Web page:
The White House defended a proposed tax deal championed by President Barack Obama, saying an extension of all Bush-era tax cuts over two years would not worsen the US deficit.
"These are responsible, temporary measures to support our economy that will not add costs by the middle of the decade," the White House said in a statement after some Democrats accused Mr Obama of caving in to Republican demands.
Mr Obama announced a compromise deal on Monday to extend all Bush-era tax cuts for two years, giving ground to emboldened Republicans who made big gains in last month's congressional elections.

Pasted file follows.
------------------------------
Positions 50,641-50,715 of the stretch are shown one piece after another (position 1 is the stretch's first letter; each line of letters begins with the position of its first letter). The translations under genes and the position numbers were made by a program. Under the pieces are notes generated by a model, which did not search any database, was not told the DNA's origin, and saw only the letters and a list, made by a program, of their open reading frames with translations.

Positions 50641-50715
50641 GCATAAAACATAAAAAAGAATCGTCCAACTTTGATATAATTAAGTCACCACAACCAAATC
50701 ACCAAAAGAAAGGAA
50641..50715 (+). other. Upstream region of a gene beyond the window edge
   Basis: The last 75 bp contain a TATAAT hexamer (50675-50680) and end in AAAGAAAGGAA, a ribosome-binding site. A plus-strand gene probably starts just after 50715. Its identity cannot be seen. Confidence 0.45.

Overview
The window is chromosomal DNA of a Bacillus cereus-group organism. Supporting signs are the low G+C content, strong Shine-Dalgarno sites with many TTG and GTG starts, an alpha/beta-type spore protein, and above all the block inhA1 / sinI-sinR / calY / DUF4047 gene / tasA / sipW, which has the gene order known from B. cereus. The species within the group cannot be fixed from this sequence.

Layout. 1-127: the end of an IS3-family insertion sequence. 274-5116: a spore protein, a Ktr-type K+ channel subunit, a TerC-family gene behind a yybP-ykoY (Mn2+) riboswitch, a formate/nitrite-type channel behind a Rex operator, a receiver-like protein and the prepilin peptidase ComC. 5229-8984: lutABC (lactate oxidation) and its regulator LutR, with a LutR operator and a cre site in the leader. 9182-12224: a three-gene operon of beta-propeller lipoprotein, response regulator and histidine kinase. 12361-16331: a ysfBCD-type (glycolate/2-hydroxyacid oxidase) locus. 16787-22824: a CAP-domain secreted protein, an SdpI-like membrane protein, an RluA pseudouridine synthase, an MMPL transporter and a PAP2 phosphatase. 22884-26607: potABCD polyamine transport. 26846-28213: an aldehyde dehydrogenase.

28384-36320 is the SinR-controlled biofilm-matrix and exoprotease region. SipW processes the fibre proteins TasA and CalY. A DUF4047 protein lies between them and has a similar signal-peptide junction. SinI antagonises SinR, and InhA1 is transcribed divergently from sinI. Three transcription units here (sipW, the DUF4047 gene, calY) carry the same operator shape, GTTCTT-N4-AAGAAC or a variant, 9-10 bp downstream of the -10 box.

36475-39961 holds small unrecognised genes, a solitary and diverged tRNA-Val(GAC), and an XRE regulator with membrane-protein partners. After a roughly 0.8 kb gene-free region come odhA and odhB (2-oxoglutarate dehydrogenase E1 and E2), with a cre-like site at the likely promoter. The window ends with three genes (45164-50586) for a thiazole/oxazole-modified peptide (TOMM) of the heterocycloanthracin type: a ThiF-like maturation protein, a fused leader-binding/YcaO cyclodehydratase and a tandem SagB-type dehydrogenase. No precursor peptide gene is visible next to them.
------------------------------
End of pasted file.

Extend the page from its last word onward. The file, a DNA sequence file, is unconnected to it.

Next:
After meeting Democratic leaders, Mr Obama announced a "framework" agreement with Republicans to renew tax cuts not just for the middle class – as he and fellow Democrats had sought – but also for wealthier Americans, as Republicans wanted. The tentative plan is expected to draw resistance from some liberal Democrats, who have expressed disappointment. Mr Obama may need Republican help to pass the plan if enough Democrats revolt.
"We cannot play politics at a time when the American people are looking for us to solve problems," Mr Obama told reporters. "I am confident ultimately that Congress is going to do the right thing."Reuse content